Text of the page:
The Arctic Circle: there and back again to the fjords of Iceland. 300 miles, 8 days.
We'll go around Iceland counterclockwise - first heading north, then west, and then slightly south. At the most northern point we’ll go beyond the Arctic Circle. Stunning views of Iceland's rocky shores and remote villages and farms that very, very few people get to await.
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Seyđisfjörđur → Vopnafjörður, 60nm
We head to the north of Iceland, where the places are more and more sheltered and the nature is absolutely untouched.
To the north of the bay is a stretch of coastline called Fuglabjarganes, where countless rock pillars rise from the sea.
On the opposite side of the bay is unbelievable black sand Skjólfjörur beach, which has a magnificent view of the Atlantic Ocean. It is believed to be a great place to see whales in the wild, but we won’t make any promises just yet.
Vopnafjörður → Raufarhöfn, 75nm
During the 1940s and early 1950s the good herring seasons contributed to Iceland's rise in global economy and Raufarhöfn fishing village here was once the largest export harbors in the country.
Now there are only remains of the factories are left. Same is for a modern monument of Arctic Henge, inspired by the mythical world of the Eddic poem Völuspá,’The Prophecy of the Seeress’.
Raufarhöfn → Grímsey, 60nm
Grimsey island is a very special place. The ‘big’ Iceland itself falls just a little short of the Arctic Circle. But the Circle runs right along the northern tip of Grimsey and Orbis et Globus was placed here to mark the line drawn on the map that defines it. We’ll have the the Arctic Circle crossed by sea by this point, but that’s the place to go if you want to do it on foot on land.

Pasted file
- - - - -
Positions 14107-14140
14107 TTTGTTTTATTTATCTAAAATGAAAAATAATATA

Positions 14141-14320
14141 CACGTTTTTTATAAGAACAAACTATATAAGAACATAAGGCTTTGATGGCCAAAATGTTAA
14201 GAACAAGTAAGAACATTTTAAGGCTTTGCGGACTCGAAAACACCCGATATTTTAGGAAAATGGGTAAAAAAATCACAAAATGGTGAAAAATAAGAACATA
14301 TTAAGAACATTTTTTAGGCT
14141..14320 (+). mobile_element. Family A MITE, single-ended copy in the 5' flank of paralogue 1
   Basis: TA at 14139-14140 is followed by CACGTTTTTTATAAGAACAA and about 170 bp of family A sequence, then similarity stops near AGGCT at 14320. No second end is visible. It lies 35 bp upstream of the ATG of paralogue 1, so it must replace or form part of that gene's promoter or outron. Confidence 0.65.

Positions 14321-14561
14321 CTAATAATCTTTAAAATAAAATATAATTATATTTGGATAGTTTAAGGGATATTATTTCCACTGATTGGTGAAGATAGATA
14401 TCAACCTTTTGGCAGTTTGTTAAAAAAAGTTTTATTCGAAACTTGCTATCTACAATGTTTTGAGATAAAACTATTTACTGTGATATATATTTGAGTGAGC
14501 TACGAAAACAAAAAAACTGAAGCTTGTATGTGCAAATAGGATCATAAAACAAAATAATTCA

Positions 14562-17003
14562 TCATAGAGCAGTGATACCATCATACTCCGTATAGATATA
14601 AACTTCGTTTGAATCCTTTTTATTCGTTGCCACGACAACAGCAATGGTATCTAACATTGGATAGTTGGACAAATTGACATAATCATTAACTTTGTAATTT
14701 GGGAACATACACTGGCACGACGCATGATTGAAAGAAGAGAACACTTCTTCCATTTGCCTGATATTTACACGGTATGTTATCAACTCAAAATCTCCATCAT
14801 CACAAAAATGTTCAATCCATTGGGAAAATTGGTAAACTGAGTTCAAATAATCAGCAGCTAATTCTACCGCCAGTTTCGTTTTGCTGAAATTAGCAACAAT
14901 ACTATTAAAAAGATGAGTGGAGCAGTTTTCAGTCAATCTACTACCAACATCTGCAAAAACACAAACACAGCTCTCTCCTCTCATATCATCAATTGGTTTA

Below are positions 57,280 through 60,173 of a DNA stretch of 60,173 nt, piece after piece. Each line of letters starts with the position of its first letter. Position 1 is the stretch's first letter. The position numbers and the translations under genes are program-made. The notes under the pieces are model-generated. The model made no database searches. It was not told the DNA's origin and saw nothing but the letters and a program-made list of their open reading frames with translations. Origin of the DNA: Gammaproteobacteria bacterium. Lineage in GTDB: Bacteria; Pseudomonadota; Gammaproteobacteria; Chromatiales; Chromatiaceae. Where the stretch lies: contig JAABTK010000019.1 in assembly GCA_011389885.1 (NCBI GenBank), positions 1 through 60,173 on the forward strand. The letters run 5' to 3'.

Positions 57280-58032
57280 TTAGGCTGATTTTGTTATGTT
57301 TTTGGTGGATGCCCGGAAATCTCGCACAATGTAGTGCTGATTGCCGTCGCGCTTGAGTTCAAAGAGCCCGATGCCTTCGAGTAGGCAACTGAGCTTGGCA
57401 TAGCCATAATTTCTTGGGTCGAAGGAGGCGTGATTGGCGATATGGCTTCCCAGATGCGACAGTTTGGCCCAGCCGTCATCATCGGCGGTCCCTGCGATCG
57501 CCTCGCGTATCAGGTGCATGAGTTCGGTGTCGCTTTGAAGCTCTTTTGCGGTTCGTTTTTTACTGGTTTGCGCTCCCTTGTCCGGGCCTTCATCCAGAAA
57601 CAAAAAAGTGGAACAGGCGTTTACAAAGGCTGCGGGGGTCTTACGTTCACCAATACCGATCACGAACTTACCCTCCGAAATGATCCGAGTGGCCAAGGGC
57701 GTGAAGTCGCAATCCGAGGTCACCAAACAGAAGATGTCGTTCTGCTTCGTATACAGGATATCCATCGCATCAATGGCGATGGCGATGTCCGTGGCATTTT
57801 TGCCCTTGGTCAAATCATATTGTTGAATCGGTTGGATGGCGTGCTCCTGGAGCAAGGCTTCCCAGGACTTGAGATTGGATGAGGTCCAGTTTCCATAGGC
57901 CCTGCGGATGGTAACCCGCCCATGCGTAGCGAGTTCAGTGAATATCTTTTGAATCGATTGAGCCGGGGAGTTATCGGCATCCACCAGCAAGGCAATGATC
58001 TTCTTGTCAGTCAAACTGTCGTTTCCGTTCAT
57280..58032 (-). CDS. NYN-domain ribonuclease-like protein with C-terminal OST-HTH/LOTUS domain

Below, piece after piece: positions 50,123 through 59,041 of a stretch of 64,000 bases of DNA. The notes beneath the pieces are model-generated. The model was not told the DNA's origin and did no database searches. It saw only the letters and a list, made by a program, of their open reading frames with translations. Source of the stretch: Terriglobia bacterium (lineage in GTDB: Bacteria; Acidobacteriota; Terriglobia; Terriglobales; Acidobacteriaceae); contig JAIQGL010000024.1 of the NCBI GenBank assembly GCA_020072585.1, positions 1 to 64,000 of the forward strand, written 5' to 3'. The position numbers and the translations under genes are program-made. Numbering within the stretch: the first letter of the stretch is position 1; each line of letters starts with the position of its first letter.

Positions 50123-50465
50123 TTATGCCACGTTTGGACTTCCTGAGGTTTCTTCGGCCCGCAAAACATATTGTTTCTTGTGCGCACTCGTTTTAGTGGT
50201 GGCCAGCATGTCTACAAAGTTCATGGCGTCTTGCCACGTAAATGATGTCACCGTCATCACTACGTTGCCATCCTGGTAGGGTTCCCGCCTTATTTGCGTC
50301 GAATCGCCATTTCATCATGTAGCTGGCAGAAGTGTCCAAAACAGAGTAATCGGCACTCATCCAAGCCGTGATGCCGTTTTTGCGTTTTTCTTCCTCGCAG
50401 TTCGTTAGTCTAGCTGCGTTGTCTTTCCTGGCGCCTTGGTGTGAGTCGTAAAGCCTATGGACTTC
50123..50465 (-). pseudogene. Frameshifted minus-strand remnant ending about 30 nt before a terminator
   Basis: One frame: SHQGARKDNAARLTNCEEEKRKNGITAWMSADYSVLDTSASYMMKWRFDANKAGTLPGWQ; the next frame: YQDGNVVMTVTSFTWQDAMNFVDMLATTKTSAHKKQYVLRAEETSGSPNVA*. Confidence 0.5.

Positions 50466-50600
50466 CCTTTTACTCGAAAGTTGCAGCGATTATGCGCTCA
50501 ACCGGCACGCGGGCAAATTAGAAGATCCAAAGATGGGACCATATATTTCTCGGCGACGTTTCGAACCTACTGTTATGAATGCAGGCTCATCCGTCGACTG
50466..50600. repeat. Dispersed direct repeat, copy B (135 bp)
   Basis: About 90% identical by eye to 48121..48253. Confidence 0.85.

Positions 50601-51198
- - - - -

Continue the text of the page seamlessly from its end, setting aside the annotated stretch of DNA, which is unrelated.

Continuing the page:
Puffins nest on the island until August. They are the same, ridiculously cute ones as in the Faroes - only they are even bigger here!
Grímsey → Akureyri, 55nm
On the course to Akureyri, called ‘Iceland's Capital of the North’ by many, we will walk along the rocky, steep shores - a stunning route, to be honest.
Arriving at Eyjafjörður, we will find ourselves in the waters where people come for whale watching. Humpback whales, harbor porpoises, northern minke whales and dolphins are especially likely to be seen here.
Akureyri city has the largest airport in north Iceland. Here our purely Icelandic stage comes to an end, but you can join us the next one. Let’s round the northwest cape of Iceland and find ourselves in the realm of high mountains with glaciers.
🛬 Egilsstaðir [EGS]
🛫 Akureyri [AEY]